Skylar Shafran, a turquoise headband on her brunette head and a pink princess shirt on her string-bean frame, is standing on a chair in her living room, shifting from left foot to right. She has already gulped down a glass of orange juice and nibbled on some crackers; she has also demonstrated, with extemporaneous grace, the ability to pick up Hello Kitty markers with her toes. For more than an hour, she has been answering questions to a mock version of an intelligence test commonly known to New York parents as the ERB. Almost every prestigious private elementary school in the city requires that prospective kindergartners take it. Skylar’s parents, Liz and Jay, are pretty sure they know where they’re sending their daughter to school next year, but they figure it can’t hurt to get a sense of where she sits in the long spectrum of precocious New York children. And so, although it wasn’t cheap—$350—they’ve hired someone to find out. Skylar has thus far borne this process with cheerful patience and determination. But every 4-year-old has her limits.
“What is an umbrella?” asks the evaluator, a psychology graduate student in her mid-twenties.
“To keep me dry.”
“And what is a book?”
“Something you read.”
“What is a house?”
Skylar squirms, teeters a bit.
“A house?” the tester repeats.
Skylar looks at her mother. “I have to go pee.”
Later, when the evaluation is over, Liz confesses she’s ambivalent about inviting a stranger into her home to assess her 4-year-old and even more ambivalent about the idea of prepping her for a standardized test, should it turn out she needs preparation. “It’s just that I want choices for her,” she says. “It’s an immigrant mentality. You want what’s best for your kid.”
The beauty of a meritocracy is that it is not, at least in theory, a closed system. With the right amount of pluck and hard work, a person should be able to become whoever he or she is supposed to be. Only in an aristocracy is a child’s fate determined before it is born.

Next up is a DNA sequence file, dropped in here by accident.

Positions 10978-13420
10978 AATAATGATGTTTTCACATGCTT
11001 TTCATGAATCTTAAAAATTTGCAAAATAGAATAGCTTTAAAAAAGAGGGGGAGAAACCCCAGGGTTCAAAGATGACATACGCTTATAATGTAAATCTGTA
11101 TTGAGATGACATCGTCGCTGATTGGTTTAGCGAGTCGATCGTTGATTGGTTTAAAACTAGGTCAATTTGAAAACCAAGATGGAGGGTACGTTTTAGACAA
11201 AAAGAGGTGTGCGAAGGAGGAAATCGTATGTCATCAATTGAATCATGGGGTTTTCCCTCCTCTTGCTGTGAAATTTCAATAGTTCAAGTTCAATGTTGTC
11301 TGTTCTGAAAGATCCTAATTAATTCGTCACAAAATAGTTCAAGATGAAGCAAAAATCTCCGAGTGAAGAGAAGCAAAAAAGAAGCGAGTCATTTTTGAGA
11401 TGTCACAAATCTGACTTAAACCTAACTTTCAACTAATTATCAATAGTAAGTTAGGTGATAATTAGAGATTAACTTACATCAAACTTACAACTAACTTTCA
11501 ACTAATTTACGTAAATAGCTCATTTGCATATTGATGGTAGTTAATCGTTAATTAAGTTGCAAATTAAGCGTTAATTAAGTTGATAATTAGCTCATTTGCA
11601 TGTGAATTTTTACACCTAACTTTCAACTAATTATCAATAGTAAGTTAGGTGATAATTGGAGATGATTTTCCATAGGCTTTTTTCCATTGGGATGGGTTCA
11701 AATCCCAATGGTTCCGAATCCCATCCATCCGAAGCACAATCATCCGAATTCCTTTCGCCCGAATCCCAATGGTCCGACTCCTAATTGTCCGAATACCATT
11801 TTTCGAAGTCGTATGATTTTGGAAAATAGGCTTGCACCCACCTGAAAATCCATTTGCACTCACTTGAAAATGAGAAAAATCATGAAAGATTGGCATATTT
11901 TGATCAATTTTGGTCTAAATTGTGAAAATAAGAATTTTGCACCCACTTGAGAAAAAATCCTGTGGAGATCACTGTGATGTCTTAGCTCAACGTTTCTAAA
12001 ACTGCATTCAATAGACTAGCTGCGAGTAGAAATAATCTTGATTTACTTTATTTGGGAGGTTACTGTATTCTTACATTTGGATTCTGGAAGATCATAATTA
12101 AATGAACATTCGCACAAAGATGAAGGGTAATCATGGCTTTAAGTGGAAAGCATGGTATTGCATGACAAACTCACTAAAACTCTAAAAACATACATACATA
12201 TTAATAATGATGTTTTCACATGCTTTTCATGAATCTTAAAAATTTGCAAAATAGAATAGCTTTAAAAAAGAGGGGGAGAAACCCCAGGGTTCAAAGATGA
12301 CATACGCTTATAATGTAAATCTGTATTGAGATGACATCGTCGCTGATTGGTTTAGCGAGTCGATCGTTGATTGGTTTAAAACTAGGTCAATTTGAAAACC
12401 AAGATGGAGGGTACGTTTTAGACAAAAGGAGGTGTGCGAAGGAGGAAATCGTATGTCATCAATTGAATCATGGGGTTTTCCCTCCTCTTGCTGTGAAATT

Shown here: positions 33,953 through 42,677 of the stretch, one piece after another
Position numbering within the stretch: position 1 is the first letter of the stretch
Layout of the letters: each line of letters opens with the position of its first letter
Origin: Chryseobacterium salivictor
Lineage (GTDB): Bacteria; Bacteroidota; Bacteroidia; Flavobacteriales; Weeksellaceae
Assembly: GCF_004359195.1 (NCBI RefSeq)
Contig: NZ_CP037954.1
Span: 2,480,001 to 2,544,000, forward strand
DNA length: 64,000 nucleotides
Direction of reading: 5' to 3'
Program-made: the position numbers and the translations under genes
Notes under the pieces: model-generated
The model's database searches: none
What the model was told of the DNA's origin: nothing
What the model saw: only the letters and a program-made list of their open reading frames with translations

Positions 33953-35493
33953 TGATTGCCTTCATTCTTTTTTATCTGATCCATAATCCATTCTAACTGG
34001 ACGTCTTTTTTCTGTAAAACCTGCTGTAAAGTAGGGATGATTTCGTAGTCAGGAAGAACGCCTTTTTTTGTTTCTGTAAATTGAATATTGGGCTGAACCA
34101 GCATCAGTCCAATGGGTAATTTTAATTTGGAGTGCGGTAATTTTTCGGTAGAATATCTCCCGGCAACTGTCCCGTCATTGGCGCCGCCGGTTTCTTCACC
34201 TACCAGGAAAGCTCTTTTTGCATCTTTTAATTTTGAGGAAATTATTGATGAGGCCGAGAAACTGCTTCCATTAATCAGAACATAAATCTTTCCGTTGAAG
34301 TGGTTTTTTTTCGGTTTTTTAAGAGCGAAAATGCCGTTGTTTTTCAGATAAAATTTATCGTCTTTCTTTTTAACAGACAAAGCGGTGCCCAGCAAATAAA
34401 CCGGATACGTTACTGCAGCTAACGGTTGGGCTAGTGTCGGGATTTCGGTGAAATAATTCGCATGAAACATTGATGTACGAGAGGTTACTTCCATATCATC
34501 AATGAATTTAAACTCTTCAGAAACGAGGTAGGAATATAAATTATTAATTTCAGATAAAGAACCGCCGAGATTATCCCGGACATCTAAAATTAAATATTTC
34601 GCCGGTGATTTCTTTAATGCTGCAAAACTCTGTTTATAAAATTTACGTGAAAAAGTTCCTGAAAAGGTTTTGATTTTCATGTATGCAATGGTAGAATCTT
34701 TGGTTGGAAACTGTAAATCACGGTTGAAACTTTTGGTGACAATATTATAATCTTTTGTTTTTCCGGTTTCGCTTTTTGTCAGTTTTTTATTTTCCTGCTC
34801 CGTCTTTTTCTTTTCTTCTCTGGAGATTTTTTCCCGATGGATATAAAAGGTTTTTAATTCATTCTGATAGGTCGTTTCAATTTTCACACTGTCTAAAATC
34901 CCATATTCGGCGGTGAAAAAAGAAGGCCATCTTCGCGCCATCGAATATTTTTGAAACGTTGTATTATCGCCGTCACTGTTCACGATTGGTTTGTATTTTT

Yet in New York, it turns out that an awful lot is still determined by a child’s 5th birthday. Nearly every selective elementary school in the city, whether it’s public or private, requires standardized exams for kindergarten admission, some giving them so much weight they won’t even consider applicants who score below the top 3 percent. If a child scores below this threshold, it hardly spells doom. But if a child manages to vault over it, and in turn gets into one of these selective schools, it can set him or her on a successful glide path for life.
Consider, for instance, Hunter College Elementary School, perhaps the most competitive publicly funded school in the city. (This year, there were 36 applicants for each slot.) Four-year-olds won’t even be considered for admission unless their scores begin in the upper range of the 98th percentile of the Stanford-Binet Intelligence Scales, which costs $275 to take. But if they’re accepted and successfully complete third grade (few don’t), they’ll be offered admission to Hunter College High School. And since 2002, at least 25 percent of Hunter’s graduating classes have been admitted to Ivy League schools. (In 2006 and 2007, that number climbed as high as 40.) Or take, as another example, Trinity School. In 2008, 36 percent of its graduates went to Ivy League schools. More than a third of those classes started there in kindergarten. Thirty percent of Dalton’s graduates went to Ivies between 2005 and 2009, as did 39 percent of Collegiate’s, and 34 percent of Horace Mann’s. Many of these lucky graduates wouldn’t have been able to go to these Ivy League feeders to begin with, if they hadn’t aced an exam just before kindergarten. And of course these advantages reverberate into the world beyond.
Given the stakes, it’s hardly a surprise that New Yorkers with means and aspirations for their children would go to great lengths to help them. Rather, what’s surprising is that a single test, taken at the age of 4, can have so much power in deciding a child’s fate in the first place. The fact is, 4 is far too young an age to reach any conclusions about the prospects of a child’s mind. Even administrators who use these exams—indeed, especially the administrators who use these exams—say they’re practically worthless as predictors of future intelligence. “At information meetings,” says Steve Nelson, head of the famously progressive Calhoun School, “I’ll often ask a room full of parents when their children started to walk.” Invariably, their replies form a perfect bell curve: a few at 9 and 10 months, most at 12 or 13, a few as late as 15 to 18. “And then I’ll ask: ‘What would you think if you were walking down the street, and you saw a parent yanking a 1-year-old child up from the sidewalk, screaming, ‘Walk, damn it?’ ” The same, he says, is true of a system that insists a child perform well on a test at 4 years of age. “Early good testers don’t make better students,” he tells me, “any more than early walkers make better runners.”